Why does my butter separate when making toffee?

A couple of things can cause the butter to separate. The first is using cheaper, thinner lined saucepans.

Reach for a heavy-bottomed saucepan to help with this. Even using a small enameled Dutch oven would work.

The second can be from heating the butter and margarine too quickly. Keep the pan over medium to medium-high heat. Don’t crank the heat up for the sake of bringing it to a boil faster.

Can I use all butter?

Short answer: Yes!

However, the reason I like to use half butter and half margarine when I make English Toffee is that I find I get more reliable results, without any separation of the butter and sugar. The flavor is still amazing!

Give this English Toffee recipe a try. I can promise that these little toffee bites will become a seasonal favorite with your family – they’re too delicious to resist!

Why does my chocolate fall off the toffee when I cut it?

This is most likely due to excess butter on the toffee surface. Before adding your chocolate, be sure to wipe the top of your toffee with a dry paper towel to absorb any excess butter.

If it still feels a little “greasy”, sprinkle a small amount of cocoa powder or crushed nuts to the top before adding your chocolate. This should help!

More Holiday treats

English Toffee

4.65 from 59 votes
By: Aimee
English Toffee is a classic holiday candy: buttery candy poured over almonds, topped with milk chocolate and walnuts. Make it in a brownie bite pan to get the cutest toffee bites – perfect for gifting!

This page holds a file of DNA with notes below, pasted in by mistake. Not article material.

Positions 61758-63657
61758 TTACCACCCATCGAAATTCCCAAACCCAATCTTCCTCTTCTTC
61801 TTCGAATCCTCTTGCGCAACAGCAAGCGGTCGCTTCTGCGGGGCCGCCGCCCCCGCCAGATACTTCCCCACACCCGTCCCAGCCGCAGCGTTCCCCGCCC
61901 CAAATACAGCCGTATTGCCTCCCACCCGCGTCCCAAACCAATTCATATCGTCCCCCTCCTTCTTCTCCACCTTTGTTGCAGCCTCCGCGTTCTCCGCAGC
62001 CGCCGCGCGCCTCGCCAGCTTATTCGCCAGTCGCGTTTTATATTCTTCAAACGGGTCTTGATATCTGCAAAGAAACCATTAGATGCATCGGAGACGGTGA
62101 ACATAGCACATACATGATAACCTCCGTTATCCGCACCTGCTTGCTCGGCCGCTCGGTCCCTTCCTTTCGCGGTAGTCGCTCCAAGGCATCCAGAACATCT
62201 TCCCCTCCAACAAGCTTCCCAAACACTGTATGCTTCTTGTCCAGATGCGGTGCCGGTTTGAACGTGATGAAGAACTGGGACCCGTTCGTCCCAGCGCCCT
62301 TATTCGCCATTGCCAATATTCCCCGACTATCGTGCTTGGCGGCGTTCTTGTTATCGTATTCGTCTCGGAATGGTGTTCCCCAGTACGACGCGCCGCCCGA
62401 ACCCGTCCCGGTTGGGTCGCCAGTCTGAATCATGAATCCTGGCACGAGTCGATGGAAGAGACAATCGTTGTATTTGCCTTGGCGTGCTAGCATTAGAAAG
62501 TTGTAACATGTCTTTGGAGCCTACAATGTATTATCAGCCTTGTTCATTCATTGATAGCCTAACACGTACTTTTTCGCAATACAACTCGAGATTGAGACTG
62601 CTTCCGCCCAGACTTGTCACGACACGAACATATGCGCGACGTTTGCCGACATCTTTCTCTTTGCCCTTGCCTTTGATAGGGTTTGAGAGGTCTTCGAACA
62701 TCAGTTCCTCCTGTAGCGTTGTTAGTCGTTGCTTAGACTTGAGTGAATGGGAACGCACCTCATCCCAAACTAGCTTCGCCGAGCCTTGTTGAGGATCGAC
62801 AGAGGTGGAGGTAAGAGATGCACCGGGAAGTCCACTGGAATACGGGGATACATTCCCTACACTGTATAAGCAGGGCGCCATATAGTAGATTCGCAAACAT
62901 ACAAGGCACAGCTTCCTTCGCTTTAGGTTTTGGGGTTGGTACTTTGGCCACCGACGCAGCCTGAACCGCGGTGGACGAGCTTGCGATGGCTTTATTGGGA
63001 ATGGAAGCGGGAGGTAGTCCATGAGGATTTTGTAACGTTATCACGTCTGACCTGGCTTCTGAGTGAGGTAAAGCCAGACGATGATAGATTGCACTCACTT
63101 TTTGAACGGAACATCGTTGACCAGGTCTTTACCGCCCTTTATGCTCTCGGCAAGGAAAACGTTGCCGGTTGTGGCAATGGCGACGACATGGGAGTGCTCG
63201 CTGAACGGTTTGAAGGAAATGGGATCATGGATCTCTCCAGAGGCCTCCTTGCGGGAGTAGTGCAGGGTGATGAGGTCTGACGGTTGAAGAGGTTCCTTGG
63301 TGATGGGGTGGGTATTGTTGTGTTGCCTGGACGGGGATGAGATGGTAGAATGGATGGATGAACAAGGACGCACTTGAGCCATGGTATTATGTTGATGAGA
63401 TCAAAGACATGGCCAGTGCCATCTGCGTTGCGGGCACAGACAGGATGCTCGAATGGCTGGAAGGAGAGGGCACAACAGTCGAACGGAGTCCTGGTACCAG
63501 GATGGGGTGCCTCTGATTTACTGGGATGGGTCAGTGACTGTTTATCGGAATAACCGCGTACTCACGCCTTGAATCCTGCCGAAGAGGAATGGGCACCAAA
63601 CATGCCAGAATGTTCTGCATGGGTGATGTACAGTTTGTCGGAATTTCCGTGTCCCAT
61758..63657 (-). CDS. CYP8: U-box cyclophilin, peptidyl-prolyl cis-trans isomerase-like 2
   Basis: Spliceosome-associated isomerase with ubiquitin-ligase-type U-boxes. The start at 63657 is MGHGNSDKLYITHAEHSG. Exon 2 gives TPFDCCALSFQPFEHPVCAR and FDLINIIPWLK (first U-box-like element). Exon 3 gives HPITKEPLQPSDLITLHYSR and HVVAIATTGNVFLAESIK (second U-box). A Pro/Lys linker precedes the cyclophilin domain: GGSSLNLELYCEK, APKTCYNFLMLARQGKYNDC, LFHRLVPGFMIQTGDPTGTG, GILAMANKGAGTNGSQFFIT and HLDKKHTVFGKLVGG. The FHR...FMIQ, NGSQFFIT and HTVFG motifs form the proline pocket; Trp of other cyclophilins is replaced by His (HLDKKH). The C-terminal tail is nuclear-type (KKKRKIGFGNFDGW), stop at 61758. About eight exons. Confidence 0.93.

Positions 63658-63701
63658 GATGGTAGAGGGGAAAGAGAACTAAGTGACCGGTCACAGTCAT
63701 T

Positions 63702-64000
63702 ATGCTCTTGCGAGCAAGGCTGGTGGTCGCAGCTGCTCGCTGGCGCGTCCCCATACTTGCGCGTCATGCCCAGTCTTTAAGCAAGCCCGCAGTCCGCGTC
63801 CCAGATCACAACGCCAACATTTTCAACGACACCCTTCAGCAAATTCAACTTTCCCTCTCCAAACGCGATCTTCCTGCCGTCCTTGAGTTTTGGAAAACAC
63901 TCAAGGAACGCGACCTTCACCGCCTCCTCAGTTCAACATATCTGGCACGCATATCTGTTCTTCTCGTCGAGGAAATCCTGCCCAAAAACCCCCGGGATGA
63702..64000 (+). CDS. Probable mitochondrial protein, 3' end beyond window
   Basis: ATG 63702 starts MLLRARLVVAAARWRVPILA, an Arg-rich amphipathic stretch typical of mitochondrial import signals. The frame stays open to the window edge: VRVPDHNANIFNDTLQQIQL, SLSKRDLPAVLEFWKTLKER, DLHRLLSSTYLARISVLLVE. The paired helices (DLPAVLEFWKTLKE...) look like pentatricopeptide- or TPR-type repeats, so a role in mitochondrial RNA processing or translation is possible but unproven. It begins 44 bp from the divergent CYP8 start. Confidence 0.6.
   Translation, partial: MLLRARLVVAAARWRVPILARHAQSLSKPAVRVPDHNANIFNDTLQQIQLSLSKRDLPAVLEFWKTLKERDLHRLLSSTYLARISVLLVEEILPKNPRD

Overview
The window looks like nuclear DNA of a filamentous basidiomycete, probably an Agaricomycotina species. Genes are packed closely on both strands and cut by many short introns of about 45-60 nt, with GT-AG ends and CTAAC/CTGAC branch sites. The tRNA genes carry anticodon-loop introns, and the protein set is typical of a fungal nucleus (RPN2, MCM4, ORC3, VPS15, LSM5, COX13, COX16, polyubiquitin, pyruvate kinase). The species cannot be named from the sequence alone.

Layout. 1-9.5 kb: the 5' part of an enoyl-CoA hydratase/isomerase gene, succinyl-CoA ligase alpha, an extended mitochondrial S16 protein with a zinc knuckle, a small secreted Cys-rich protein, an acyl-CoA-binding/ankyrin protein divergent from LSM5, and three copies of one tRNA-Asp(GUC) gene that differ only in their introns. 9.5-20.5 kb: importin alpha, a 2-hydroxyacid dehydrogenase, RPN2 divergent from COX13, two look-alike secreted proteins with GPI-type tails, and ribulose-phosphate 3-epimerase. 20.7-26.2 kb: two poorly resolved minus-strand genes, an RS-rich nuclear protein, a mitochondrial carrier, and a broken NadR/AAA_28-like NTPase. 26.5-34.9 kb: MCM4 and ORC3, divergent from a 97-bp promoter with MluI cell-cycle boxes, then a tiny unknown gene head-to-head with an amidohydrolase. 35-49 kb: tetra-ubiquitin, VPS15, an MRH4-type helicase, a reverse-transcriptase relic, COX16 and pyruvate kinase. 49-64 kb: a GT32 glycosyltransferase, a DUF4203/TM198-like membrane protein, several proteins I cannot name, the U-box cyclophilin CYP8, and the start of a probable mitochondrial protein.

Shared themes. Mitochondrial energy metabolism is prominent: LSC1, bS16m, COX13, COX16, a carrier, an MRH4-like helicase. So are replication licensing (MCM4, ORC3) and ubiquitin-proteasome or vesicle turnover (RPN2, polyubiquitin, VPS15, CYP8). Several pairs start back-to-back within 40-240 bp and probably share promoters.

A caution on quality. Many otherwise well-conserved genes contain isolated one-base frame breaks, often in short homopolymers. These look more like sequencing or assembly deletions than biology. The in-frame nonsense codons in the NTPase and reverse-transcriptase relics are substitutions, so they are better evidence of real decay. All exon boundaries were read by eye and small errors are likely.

Prep Time: 10 minutes
Cook Time: 10 minutes
Additional Time: 1 hour
Total Time: 1 hour 20 minutes
Servings: 24 bites


  • ½ cup unsalted butter
  • ½ cup margarine
  • 1 cup granulated sugar
  • ¼ teaspoon kosher salt
  • ½ teaspoon vanilla extract
  • 12 ounce milk chocolate melted
  • 1 cup unblanched whole almonds
  • 1 cup finely ground walnuts


  • On a foil lined baking dish (11×7)- or in a silicone brownie bite pan (with 24 bites)- arrange almonds in a single layer. Set aside.
  • In a heavy pan, combine butter, margarine, sugar, salt, and vanilla extract. Cook over medium-high heat with a wooden spoon until butter melts, stirring constantly. (REALLY STIRRING CONSTANTLY)! Bring mixture to a rolling boil. Continue boiling (AND STIRRING) an additional 5-7 minutes until candy turns the color of almonds (about 300 degrees). Pour over almonds. If using the brownie bite pan, I use a small metal scoop to get toffee into each bite, working quickly!
  • Cool completely.